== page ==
Aphrodite in Greek Mythology
Introduction to Aphrodite
As the Greek goddess of love and beauty, Aphrodite holds great power over both mortals and immortals. Therefore, it should come as no surprise that she is featured in numerous myths, poems, and plays; likewise, there are many representations of Aphrodite in Greek sculpture and vase painting. While several legends of Aphrodite emphasize themes of love and desire, some of most compelling myths deal with the consequences that the goddess herself suffers as a result of being the victim of love.
The story of Aphrodite and her interlude with the human Adonis makes for an interesting study of the double edged sword that passion can be. In this myth, the vulnerability of the goddess is poignant. This vulnerability points to the fact that in Greek mythology even the gods could suffer, and were certainly not immune to the pains and passions that we, as humans, experience.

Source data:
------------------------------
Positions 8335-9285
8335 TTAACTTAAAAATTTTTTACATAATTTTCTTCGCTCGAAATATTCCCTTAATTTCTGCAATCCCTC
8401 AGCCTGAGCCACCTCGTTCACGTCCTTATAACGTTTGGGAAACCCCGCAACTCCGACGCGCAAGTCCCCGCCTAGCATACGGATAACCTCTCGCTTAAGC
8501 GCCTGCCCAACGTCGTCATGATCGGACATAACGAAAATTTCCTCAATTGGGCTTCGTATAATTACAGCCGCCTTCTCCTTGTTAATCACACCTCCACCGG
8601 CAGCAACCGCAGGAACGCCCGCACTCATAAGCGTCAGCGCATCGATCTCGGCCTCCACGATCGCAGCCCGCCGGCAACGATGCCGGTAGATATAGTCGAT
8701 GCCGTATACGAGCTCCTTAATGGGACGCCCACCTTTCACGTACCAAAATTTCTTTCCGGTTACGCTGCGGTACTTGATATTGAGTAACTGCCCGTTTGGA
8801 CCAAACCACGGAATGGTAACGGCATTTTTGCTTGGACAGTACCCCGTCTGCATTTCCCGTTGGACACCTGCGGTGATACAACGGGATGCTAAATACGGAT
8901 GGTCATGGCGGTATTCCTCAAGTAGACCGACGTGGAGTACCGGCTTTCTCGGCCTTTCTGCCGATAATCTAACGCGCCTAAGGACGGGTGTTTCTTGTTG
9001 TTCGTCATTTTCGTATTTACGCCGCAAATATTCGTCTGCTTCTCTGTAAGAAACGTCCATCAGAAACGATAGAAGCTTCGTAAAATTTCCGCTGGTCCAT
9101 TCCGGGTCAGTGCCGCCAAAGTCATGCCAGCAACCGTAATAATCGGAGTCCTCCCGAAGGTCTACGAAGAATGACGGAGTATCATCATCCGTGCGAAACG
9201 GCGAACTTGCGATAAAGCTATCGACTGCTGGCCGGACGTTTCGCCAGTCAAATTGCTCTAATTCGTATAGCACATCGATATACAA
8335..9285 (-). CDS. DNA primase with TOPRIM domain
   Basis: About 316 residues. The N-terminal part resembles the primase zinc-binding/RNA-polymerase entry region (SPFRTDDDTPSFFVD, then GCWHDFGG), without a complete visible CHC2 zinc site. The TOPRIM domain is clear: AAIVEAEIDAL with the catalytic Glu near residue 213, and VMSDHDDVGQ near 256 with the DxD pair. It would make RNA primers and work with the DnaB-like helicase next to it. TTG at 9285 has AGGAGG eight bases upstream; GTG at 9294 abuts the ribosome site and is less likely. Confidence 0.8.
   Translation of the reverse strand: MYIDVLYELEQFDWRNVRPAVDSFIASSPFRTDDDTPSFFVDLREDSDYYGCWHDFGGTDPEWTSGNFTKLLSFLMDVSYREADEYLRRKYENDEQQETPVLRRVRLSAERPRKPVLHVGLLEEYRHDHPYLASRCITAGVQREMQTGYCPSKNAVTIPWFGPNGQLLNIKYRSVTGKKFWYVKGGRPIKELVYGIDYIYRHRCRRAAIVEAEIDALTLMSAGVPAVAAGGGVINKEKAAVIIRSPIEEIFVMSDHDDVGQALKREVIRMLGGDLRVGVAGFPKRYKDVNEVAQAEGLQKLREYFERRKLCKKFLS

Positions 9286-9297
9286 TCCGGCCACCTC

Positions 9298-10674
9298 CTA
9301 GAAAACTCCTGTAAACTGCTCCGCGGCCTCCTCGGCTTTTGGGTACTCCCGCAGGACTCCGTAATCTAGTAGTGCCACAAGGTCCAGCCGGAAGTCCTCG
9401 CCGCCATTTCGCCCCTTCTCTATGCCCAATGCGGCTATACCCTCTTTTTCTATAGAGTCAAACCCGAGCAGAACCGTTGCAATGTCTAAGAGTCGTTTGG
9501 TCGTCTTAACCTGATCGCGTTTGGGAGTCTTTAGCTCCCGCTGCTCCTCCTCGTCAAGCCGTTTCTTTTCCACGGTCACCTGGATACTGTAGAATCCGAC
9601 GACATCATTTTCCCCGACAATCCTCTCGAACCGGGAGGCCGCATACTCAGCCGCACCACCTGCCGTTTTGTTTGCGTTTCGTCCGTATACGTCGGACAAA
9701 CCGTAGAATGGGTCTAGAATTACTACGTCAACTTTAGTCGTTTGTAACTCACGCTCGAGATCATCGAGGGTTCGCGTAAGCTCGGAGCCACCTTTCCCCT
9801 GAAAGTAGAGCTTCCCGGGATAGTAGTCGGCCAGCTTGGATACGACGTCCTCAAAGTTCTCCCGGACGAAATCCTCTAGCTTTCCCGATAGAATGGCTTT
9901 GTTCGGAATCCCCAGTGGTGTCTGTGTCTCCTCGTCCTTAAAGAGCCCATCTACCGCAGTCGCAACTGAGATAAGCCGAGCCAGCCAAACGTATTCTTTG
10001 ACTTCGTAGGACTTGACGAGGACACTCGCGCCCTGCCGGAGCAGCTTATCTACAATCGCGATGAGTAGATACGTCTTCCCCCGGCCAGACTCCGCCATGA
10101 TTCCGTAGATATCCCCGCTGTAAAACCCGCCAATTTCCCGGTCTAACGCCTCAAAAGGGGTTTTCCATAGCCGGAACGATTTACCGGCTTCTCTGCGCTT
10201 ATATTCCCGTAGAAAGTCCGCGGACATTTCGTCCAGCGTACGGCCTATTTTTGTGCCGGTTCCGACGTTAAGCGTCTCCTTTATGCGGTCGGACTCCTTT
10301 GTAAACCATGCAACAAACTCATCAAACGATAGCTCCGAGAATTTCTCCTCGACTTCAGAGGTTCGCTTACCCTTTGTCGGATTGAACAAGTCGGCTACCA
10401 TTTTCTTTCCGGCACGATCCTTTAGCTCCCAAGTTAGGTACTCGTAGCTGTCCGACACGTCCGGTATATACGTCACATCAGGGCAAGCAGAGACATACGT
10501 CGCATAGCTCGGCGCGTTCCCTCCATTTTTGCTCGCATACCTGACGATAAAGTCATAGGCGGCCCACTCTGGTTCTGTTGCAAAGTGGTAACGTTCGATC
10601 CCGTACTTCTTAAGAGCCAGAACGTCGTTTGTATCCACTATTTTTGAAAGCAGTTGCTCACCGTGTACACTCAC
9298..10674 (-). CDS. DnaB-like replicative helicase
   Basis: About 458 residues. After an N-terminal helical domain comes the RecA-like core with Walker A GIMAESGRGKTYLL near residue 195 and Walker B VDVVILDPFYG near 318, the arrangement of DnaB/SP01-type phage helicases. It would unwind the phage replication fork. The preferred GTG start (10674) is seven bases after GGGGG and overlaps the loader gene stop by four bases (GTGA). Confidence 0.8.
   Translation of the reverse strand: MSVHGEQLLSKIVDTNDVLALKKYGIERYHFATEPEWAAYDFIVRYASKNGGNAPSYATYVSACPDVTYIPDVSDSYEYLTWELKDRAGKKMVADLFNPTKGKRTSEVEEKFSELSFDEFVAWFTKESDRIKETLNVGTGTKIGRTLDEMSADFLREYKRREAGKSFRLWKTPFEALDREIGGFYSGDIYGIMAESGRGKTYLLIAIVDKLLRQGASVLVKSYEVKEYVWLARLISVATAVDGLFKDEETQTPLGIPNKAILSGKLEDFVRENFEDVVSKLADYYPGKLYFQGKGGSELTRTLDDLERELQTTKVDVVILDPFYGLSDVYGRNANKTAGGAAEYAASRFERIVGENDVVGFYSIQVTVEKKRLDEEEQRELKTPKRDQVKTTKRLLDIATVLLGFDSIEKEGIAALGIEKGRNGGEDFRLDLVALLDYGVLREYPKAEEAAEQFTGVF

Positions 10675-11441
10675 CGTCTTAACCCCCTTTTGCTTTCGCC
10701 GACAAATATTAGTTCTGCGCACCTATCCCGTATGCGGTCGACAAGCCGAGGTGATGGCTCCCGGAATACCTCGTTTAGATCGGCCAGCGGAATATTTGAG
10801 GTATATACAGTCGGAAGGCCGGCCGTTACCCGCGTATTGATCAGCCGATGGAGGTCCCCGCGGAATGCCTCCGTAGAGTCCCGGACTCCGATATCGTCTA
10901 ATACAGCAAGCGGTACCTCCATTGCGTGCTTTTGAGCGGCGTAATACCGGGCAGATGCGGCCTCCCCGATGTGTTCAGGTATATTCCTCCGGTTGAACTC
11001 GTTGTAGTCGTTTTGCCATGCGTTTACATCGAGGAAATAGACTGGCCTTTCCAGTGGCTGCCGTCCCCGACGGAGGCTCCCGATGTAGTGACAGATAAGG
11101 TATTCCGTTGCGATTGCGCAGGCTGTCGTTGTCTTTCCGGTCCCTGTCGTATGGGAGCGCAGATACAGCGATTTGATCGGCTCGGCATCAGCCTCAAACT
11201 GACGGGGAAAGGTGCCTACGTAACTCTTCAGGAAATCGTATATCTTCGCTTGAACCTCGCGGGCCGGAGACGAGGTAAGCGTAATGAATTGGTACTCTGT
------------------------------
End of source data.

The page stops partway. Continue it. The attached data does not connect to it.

The Birth of Aphrodite
There are a couple of versions of the birth of Aphrodite, which, although they differ, are not necessarily contradictory. According to Homer (Iliad, Book V, 370), the goddess is simply the daughter of Zeus and Dione (a name that is merely the feminine form of Zeus in Greek). However, the poet Hesiod (Theogony, 188-198) provides a much more elaborate explanation for her birth: he claims that the name Aphrodite is derived from aphros or foam, and thus the goddess was born of this substance.
In the tale, the Titan Kronos castrated his father Ouranos, and then cast the severed genitals into the sea. From the foam that gathered around the member, Aphrodite emerged, fully formed. Hesiod’s description, however gruesome it may seem, does have the advantage of attaching a certain meaning to the birth of the goddess, which I leave to the reader to ascertain. At any rate, this version also lends a poetic quality to Aphrodite’s creation, in that as Anadyomene (”she who emerges”), she was depicted by countless artists.
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